determinism and dataflow variables provide a very useful property for failure handling: redundant computation will not affect the correctness of a deterministic dataflow program. We propose a failure handling model where failed processes or temporarily unreachable processes, can be restarted while still providing the guarantees of the deterministic programming model.

If a computing process fails, it is just re-executed. In the Derflow model, duplicate processing cannot alter the outcome. (Though of course this relies on programs being side-effect free too). If a process is blocked because a variable it is waiting to read never becomes available, then restarts have to cascade more deeply:

The re-execution of blocked process will result in the process immediately blocking again. Therefore we must provide a way to identify dependencies between processes and dataflow variables in order to provide a deterministic restart strategy which guarantees progress. A common strategy to ensure progress in this situation is to restart the process that declared the failed dataflow variable. In addition, all the processes depending on the restarted process should also be restarted.

The implementation of Derflow builds on riak core. mnesia was considered but rejected, in part because of its behaviour under network partitions:

Problems arise in the presence of network partitions where the mnesia nodes on either side of the network partition are able to make progress independently. Currently, no mechanisms exist for reconciling the changes made to the database when nodes reconnect, nor reasoning about concurrent or causally influenced operations.

Several examples of Derflow programs are given, which show that the outcome of the program is independent of the degree of concurrency used in computing it.

In Derflow, any function that uses dataflow variables can be run in a different process while keeping the final result same. Thus, programmers can transparently add concurrency to their programs (either parallelism or distribution) in a secure way without thinking about data races and possible bugs.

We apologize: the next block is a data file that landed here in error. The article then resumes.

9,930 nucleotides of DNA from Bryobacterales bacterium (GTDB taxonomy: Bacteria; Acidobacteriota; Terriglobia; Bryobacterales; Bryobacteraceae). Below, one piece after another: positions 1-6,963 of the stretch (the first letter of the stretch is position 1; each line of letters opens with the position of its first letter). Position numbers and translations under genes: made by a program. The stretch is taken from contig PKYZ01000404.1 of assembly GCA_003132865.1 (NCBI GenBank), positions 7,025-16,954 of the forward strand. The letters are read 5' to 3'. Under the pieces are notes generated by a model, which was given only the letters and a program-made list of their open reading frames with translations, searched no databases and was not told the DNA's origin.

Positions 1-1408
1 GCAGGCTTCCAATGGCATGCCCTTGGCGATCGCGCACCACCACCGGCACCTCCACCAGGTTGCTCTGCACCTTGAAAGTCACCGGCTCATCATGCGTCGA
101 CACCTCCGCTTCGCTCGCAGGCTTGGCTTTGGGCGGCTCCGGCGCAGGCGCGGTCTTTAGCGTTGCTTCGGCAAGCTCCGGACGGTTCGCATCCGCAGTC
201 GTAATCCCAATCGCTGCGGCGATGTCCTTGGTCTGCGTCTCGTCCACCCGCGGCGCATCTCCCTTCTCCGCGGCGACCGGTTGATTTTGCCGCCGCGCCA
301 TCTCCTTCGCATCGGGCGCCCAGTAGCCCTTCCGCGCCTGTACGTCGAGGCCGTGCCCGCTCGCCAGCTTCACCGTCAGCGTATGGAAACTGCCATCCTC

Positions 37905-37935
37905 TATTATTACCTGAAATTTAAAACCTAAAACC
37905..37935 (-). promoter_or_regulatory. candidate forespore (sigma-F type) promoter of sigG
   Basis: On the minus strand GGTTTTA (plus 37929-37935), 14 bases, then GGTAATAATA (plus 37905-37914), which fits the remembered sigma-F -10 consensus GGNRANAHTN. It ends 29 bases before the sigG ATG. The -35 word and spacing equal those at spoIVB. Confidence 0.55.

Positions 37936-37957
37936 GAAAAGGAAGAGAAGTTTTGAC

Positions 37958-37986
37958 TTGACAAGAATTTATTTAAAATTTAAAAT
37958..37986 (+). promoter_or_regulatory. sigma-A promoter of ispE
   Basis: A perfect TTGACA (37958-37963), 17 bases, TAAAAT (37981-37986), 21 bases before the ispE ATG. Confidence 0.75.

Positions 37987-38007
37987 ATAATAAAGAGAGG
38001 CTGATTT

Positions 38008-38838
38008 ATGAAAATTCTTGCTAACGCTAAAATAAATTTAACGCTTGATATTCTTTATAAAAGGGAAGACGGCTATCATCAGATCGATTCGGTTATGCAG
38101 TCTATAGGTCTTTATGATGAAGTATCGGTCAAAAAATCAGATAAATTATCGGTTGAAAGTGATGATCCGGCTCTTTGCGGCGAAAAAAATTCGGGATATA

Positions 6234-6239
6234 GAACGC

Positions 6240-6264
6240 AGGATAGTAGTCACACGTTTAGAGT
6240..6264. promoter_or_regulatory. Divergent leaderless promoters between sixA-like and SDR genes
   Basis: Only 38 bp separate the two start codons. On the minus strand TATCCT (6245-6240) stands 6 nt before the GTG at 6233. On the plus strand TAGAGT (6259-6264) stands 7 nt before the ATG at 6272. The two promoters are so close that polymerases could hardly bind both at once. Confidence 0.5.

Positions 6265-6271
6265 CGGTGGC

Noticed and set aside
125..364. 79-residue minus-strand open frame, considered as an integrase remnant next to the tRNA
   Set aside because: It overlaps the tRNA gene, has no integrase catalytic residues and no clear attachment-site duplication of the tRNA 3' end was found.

However, this concurrency is not managed automatically via the runtime – programmers must explicitly specify it (contrast this to e.g. an execution planner for datalog).

The semantics of Derflow programs are very clearly explained in the paper, and the deterministic model of concurrent execution certainly looks interesting. Yet I found it hard to assess just from this one paper whether Derflow would be an interesting way of writing real systems, or whether the restrictions would feel limiting. Perhaps the answers to this question are found in the literature on Kahn Process Networks on which Derflow is based.

Deterministic dataflow was first proposed by Gilles Kahn in 1974, in a programming model that is now known as Kahn networks. In 1977, a lazy version of this same model was proposed by Kahn and David MacQueen. However, up until recently this model has never become part of mainstream concurrent programming. This may be due to either the model’s inability to express non-determinism or the simultaneous invention of two other models for handling concurrent programming: the actor model (message passing) and monitors (shared state).

(Note that Derflow also introduces a mechanism to support explicit introduction of small amounts of non-determinism where you really need them).